Since the early 1970s, the mean standard of living for senior citizens above 65 years old in France has significantly improved. Complying with the guidelines that the second U.N. World Assembly on Aging (WAA) in 2002 and the Madrid International Plan of Action on Aging (MIPAA) brought up, France keeps implementing aging policies that focus on the health and well-being of elderly people, their participation and benefits in the social development and a more enabling and supportive environment. However, elderly poverty in France remains a socioeconomic issue. As of 2012, 17.5% of French people are over 65 years old, whereas working-age people between 15 and 64 take up 63.8% of the total population. A 2019 study reported that around one out of 10 elderly people in France lives in poverty, which is to say, there are now more than one million French people of old age living below the poverty threshold.
Wealthier than the Younger Population
Although elderly poverty in France is a significant issue, senior French citizens are not the most susceptible group to poverty. The elderly population is far behind young adults, females and immigrants in terms of one’s risk of poverty. The French National Institute of Statistics and Economic Studies (INSEE) reported that in 2015, elderly people more than 65 years old are not only half as likely to fall into the lowest-earning 10% as their counterparts between the ages of 25 and 64, but their proportion among the lowest-earning 20% also decreases in the 21st century.
Such situations are the comprehensive outcome of a more continuous career and higher wages, higher retirement pensions, mandatory supplementary schemes and so on. They also have more time and opportunity for inheritance and savings, and their forms of resources are less sensitive to economic fluctuations. As such, it is not too hard to understand why the mean standard of living for elderly people is 3% higher than that for the younger generations in France.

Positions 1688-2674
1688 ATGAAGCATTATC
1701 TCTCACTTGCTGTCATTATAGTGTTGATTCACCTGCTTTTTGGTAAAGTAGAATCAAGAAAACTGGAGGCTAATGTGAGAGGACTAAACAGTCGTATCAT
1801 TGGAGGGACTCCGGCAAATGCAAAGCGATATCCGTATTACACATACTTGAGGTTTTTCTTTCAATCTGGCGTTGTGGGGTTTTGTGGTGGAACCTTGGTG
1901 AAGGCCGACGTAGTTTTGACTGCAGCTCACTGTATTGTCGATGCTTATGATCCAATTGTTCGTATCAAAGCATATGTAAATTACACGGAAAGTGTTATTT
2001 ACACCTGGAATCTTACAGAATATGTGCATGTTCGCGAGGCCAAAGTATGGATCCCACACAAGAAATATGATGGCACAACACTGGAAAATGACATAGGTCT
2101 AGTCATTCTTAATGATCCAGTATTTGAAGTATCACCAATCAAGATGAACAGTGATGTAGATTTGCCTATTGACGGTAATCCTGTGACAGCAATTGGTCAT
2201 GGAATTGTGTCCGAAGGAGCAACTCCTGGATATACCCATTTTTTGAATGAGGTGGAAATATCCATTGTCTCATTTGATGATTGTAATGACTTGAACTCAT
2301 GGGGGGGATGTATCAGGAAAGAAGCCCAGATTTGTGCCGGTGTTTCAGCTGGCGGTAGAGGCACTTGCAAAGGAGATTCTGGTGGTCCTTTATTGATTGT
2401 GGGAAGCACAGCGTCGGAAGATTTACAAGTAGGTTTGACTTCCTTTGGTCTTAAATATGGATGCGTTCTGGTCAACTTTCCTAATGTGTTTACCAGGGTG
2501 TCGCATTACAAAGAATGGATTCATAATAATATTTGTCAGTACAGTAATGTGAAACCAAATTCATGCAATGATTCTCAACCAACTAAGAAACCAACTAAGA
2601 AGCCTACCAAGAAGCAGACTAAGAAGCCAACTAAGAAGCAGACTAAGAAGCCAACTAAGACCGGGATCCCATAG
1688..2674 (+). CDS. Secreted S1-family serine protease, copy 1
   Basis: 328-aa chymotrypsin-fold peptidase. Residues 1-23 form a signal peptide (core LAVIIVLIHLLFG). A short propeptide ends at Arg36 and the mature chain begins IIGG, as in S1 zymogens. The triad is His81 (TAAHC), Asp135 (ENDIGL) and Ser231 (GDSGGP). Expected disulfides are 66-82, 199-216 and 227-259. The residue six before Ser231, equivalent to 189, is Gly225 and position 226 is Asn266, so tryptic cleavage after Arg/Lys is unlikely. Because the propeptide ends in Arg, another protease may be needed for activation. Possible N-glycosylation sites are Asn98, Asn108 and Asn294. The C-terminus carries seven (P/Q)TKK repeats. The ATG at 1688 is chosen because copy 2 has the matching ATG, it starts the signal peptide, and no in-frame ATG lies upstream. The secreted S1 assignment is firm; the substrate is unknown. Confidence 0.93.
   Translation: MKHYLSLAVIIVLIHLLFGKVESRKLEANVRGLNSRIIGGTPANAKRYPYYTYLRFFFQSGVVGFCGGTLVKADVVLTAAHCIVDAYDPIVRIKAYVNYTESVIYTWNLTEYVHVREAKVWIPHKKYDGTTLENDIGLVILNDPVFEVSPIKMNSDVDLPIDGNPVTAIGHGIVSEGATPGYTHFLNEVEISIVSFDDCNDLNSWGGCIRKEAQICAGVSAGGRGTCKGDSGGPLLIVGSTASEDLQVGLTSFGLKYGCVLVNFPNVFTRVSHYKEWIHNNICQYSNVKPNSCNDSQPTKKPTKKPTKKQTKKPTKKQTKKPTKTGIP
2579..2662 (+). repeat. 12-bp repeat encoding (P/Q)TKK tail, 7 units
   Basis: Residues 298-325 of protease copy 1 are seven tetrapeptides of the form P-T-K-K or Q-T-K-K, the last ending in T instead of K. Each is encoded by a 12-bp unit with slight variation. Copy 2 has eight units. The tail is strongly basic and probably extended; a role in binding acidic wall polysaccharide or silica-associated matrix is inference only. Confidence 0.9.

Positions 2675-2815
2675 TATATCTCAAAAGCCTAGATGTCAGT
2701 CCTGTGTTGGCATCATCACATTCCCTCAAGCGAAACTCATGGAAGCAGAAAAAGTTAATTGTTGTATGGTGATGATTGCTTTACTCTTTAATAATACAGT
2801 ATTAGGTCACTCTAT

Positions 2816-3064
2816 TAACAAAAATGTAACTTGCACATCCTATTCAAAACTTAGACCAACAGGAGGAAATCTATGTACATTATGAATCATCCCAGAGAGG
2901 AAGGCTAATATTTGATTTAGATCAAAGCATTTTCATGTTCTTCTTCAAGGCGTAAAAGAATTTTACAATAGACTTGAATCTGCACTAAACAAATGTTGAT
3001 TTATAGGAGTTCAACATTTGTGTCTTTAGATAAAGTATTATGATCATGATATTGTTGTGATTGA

Yet, despite accumulated wealth, health status deteriorates remarkably with age, which may cause extra expenses that Social Security does not cover and lead to elderly poverty in France. In 2015, 43% of French people more than 65 years old endured at least one long-term illness, and the percentage keeps rising over the years.
When the deterioration in health causes a partial loss of autonomy and home care is no longer suitable, the elderly people have to live in an institutional setting such as a nursing home, and this would be another large expense that many are not able or not willing to afford. Only fewer than 2% of people aged below 75 live in a nursing institution, and for those more than 85 years old, the number climbs to 10 times higher.
The Incoming Challenge of Population Aging
As the problem of population aging is becoming increasingly serious in Europe, it is too early for the elderly to be too optimistic. In 2012, there were 15 million French people aged more than 60 years old, and this number could reach 24 million in 50 years, alongside the extended life expectancy. Over the last decade, more people went into retirement, and there were 5% of elderly people aged between 65 and 74 still in employment, many of whom were part-time employees with low qualifications, shopkeepers and older farmers.
The French government has to adjust the retirement pension and health care policies to ensure the well-being of old age. So far, various actions are underway, but the results are far from satisfying. For instance, a large national strike began in December 2019 to protest against President Macron’s pension system reform. The government must take into consideration the growing elderly poverty in France and actively work to alleviate poverty rates with policies and financial support.
– Jingyan Zhang